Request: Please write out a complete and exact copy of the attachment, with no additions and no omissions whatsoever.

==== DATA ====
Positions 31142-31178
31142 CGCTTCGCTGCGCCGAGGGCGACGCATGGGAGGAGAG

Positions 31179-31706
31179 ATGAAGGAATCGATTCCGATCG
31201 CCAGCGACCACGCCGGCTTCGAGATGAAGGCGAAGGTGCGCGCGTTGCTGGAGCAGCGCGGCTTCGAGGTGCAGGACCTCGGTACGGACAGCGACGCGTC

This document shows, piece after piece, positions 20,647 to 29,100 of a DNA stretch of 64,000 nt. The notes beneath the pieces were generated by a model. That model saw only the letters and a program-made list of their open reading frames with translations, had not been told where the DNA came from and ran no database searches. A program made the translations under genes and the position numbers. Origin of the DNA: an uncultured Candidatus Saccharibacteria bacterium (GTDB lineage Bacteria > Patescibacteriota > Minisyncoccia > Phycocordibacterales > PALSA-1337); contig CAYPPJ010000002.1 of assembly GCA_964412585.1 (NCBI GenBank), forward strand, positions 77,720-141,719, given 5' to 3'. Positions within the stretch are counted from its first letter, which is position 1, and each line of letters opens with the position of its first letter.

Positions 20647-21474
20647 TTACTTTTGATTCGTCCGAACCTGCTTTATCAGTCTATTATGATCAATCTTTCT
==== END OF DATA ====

Positions 31142-31178
31142 CGCTTCGCTGCGCCGAGGGCGACGCATGGGAGGAGAG

Positions 31179-31706
31179 ATGAAGGAATCGATTCCGATCG
31201 CCAGCGACCACGCCGGCTTCGAGATGAAGGCGAAGGTGCGCGCGTTGCTGGAGCAGCGCGGCTTCGAGGTGCAGGACCTCGGTACGGACAGCGACGCGTC

This document shows, piece after piece, positions 20,647 to 29,100 of a DNA stretch of 64,000 nt. The notes beneath the pieces were generated by a model. That model saw only the letters and a program-made list of their open reading frames with translations, had not been told where the DNA came from and ran no database searches. A program made the translations under genes and the position numbers. Origin of the DNA: an uncultured Candidatus Saccharibacteria bacterium (GTDB lineage Bacteria > Patescibacteriota > Minisyncoccia > Phycocordibacterales > PALSA-1337); contig CAYPPJ010000002.1 of assembly GCA_964412585.1 (NCBI GenBank), forward strand, positions 77,720-141,719, given 5' to 3'. Positions within the stretch are counted from its first letter, which is position 1, and each line of letters opens with the position of its first letter.

Positions 20647-21474
20647 TTACTTTTGATTCGTCCGAACCTGCTTTATCAGTCTATTATGATCAATCTTTCT